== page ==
I thought about the levels of morality and assess myself to be somewhere between conventional and postconventional thinking. While I have an internalized understanding of what is right and wrong and hold universal ethical values, I also live up to the expectations of others. Group values are important to me as a person. Likewise, I do not mind following my duties because they are part of my responsibilities. Following the law is considered a personal obligation too. Clearly, I am a task-oriented person who prefers order to muddled decision-making, especially when facing complex ethical situations. Although I have not experienced anything that would make me decline from postconventional to preconventional morality, I would like to avoid this by emphasizing the centrality of universal principles and how it is a task structure in itself, an organized way of making ethical decisions in whatever I do.

Chapter 8

One of the most important motivators is empowerment. It offers strong motivation because people have a sense that they can control their work as well as their success (Daft, 2018, p. 244). Research suggests that many employees desire self-efficacy, the capacity to achieve results or outcomes, and feel their effectiveness (Daft, 2018, p. 244). Many people go to work because they know they can do a good job, and empowerment allows leaders to tap internal motivators (Daft, 2018, p. 244). Five components must be present before employees can experience empowerment: “information, knowledge, discretion, meaning, and rewards” (Daft, 2018, p. 244). Employees who receive timely and accurate company performance information plus knowledge and skills to do their job well, have the power to make relevant decisions, understand the significance and effect of their jobs, and rewarded according to their performance are empowered workers (Daft, 2018, p. 244).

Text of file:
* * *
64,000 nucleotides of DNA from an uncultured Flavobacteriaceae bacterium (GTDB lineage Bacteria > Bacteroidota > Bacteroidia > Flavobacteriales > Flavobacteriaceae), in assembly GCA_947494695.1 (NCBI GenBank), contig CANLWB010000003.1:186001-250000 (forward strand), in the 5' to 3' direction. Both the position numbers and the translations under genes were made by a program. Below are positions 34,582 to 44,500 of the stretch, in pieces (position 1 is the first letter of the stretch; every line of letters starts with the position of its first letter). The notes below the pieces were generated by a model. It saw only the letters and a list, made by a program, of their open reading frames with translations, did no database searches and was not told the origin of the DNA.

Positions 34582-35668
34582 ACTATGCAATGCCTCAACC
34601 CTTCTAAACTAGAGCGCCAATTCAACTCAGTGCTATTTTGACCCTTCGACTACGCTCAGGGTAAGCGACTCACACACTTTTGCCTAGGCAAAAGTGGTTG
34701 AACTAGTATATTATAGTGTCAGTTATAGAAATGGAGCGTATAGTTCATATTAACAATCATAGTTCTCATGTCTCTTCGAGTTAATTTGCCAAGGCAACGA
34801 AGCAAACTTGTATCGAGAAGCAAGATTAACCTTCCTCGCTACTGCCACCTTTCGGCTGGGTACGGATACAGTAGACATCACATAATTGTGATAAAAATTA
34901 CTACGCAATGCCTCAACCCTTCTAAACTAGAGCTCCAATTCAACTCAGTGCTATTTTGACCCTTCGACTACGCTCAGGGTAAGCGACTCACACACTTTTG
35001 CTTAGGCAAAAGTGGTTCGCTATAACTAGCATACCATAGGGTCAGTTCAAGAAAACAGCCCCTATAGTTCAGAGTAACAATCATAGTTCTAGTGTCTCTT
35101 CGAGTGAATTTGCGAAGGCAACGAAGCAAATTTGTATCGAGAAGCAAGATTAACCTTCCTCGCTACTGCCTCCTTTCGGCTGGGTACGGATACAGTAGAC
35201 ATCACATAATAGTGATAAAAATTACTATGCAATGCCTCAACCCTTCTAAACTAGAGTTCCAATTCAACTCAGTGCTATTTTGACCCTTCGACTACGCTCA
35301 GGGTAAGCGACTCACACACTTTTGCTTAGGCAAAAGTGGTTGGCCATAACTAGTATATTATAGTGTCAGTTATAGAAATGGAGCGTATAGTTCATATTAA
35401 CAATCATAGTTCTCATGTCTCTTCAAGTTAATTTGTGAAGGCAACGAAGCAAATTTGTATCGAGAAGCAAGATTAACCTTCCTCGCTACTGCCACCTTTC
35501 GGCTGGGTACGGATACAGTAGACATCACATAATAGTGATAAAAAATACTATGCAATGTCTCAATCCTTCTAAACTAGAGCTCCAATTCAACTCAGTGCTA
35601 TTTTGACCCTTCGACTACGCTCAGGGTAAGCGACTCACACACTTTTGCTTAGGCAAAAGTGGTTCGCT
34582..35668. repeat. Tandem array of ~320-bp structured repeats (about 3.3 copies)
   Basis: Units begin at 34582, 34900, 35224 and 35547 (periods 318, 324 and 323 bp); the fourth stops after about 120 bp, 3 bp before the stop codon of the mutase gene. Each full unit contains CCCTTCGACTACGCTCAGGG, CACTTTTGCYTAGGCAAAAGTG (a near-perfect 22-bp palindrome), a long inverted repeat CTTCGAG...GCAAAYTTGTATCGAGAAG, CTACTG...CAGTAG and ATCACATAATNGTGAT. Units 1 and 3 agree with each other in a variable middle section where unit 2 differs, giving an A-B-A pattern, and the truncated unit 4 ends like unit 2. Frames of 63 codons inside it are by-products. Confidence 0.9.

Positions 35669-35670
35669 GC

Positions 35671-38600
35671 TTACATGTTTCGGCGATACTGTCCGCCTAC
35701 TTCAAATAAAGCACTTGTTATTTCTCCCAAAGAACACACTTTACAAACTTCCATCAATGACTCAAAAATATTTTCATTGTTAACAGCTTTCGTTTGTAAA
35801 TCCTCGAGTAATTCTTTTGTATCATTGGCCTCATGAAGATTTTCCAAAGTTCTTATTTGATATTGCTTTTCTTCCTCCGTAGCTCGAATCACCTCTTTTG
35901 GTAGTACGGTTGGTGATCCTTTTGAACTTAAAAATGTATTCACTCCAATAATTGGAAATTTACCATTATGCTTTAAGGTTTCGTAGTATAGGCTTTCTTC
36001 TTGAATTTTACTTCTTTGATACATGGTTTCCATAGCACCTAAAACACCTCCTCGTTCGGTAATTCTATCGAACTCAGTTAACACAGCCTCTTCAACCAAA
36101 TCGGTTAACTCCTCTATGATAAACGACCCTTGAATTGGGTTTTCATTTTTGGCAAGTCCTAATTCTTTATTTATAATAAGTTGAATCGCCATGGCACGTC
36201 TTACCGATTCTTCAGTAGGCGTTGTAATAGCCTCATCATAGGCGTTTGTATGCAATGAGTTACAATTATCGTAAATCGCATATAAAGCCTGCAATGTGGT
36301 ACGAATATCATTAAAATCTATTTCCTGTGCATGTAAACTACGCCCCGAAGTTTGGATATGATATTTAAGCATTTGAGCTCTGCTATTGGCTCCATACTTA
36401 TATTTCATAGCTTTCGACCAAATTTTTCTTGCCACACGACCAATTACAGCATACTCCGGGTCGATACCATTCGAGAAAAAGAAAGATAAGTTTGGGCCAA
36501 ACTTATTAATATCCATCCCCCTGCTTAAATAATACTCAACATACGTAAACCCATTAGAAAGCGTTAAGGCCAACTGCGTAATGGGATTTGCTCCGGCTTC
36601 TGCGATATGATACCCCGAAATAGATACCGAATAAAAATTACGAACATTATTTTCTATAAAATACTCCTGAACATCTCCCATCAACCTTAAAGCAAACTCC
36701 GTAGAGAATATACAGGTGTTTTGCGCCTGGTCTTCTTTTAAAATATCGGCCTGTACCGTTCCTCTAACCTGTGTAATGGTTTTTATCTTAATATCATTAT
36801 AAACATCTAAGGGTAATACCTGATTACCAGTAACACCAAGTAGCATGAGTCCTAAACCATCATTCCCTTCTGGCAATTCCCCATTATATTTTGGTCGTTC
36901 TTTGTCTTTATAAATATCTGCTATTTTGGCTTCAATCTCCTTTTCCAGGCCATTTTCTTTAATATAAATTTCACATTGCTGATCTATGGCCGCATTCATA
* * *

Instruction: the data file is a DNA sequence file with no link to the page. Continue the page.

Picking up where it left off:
Empowerment may be easier for relationship-orientedness leaders but also possible for adaptive task-oriented ones. Leaders who care for people are open to sharing power with them. Additionally, they do not mind giving their followers information and coaching them. In a way, empowering people may be “natural” for them already. On the contrary, task-oriented leaders may have a hard time empowering people, unless they find this essential to achieving tasks. I think task-oriented leaders can also adapt to group or department goals. Knowing that the goals would require empowered employees, a task leader would accept the sharing of power and information. However, a non-adaptive one may stifle empowerment and reduce not only employee satisfaction but also increase employee turnout.